- Have fun with blogging, after all you don’t get paid unless you have links to books you are selling, are an affiliate (which takes a long long time to earn anything) or are just bloody lucky, so you should enjoy it.
- Be honest with publishers if they approach you; say that you may not read it, may not like it and only agree to reading what you think you will enjoy or what they think you will.
- Don’t review a book I haven’t actually finished but collate my thoughts on why I didn’t finish it and what it was that didn’t appeal to me.
- Try and be positive rather than negative as I may put off someone reading a book I didn’t like but they might love, also an author has taken years to write a book and that should be respected.
- Remember that if I read a book blog that doesn’t like a book I really want to read realistically it wont stop me and I wouldn’t be arrogant enough to say that I think my reviews would do vice versa.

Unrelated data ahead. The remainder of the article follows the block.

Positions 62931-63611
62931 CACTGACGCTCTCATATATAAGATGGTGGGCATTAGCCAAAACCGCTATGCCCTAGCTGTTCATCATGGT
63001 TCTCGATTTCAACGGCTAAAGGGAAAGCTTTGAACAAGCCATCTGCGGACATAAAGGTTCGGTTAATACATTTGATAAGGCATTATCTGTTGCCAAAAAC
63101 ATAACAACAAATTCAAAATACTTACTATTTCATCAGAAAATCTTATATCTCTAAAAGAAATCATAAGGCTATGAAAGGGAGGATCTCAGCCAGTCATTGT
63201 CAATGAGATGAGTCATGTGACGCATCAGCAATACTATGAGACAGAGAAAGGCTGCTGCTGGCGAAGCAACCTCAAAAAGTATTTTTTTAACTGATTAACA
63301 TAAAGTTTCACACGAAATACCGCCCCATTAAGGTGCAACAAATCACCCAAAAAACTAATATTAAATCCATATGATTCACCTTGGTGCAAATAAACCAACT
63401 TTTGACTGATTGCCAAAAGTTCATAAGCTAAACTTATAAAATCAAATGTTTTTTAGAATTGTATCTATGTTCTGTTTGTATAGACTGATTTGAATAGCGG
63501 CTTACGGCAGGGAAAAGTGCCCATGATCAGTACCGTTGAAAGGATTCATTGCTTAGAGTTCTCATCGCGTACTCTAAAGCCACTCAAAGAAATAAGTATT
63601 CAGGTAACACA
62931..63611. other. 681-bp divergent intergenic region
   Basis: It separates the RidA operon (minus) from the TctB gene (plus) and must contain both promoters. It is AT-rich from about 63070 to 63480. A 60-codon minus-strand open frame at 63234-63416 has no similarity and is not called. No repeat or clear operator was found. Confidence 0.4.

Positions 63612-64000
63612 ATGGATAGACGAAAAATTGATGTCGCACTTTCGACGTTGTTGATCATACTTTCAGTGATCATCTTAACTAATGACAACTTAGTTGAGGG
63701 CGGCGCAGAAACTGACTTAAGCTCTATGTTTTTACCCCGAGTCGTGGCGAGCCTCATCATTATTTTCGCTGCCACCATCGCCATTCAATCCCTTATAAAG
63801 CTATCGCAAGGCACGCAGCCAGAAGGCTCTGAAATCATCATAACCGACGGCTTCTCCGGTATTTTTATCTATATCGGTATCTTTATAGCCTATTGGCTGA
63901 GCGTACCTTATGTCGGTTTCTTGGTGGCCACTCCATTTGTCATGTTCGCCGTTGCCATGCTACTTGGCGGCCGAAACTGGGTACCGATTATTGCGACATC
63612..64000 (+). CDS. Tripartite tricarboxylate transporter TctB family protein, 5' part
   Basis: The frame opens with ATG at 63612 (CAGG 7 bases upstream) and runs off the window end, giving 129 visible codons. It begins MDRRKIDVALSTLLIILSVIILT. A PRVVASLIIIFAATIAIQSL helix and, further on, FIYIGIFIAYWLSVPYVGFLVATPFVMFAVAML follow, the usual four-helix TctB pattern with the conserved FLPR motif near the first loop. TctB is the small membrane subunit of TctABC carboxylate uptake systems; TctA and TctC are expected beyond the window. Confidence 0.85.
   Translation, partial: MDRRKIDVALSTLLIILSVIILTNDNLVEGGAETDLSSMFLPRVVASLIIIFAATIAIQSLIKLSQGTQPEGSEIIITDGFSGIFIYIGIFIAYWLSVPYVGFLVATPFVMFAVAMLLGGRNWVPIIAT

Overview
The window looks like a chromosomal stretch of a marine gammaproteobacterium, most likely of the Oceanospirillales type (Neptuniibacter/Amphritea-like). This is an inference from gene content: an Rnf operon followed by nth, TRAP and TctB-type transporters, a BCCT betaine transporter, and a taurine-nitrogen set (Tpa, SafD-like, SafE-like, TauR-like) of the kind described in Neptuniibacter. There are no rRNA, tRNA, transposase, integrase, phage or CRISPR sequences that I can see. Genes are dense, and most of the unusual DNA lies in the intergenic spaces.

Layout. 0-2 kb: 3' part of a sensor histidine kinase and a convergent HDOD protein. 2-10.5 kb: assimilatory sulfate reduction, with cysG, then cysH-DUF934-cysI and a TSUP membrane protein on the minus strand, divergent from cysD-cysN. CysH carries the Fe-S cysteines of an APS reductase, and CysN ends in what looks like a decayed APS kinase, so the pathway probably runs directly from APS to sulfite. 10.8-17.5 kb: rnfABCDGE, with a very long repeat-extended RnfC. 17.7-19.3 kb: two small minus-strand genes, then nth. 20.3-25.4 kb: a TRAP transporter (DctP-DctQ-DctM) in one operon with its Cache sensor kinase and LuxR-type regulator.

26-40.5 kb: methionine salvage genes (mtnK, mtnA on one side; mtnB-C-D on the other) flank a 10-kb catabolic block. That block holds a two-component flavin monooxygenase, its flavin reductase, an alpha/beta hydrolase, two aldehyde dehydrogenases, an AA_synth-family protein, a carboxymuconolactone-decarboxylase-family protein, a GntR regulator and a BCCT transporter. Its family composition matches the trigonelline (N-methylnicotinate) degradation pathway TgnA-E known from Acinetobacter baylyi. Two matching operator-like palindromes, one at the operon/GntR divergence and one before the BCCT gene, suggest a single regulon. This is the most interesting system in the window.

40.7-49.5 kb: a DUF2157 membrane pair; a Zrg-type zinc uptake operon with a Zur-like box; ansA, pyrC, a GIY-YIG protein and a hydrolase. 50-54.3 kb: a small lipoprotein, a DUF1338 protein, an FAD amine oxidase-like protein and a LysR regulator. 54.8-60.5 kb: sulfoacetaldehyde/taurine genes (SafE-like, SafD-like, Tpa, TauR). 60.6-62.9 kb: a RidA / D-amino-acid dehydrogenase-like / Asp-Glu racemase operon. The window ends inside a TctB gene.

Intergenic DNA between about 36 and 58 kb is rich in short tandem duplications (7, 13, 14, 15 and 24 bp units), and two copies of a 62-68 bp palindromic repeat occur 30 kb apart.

- If people buy a book because I raved about it fabulous, we all love enthusiasm and can get caught up in it.
- If I have nothing nice to say don’t say anything at all. A blog filled with negative reviews will eventually start to read as a negative blog unless you make it constructive.
- Don’t feel pressured to blog everyday it shouldn’t be a chore.
- Never believe my opinion is the right or only opinion.
- Stop blogging if reading stops being fun because you blog (it makes sense in my head).
- Don’t take offense if someone criticizes me or what I write, I am after all putting a blog out there into the world of the internet and some people may not agree with me.
The latter is easier said than done however. Though recently I did ask for feedback be it good bad or indifferent. I am happy for people to tell me their thoughts whatever they are as it can be really beneficial when it’s constructive. In fact I am going to put up an email I received and my response (unedited) as hopefully it will illustrate this post all the more. So starting with the one I received…
Dear Mr. Savidge,
I am a regular reader of your book blog, because (a) I’m an avid reader myself and (b) I like to see what others are reading. However, I would like to make a couple of points: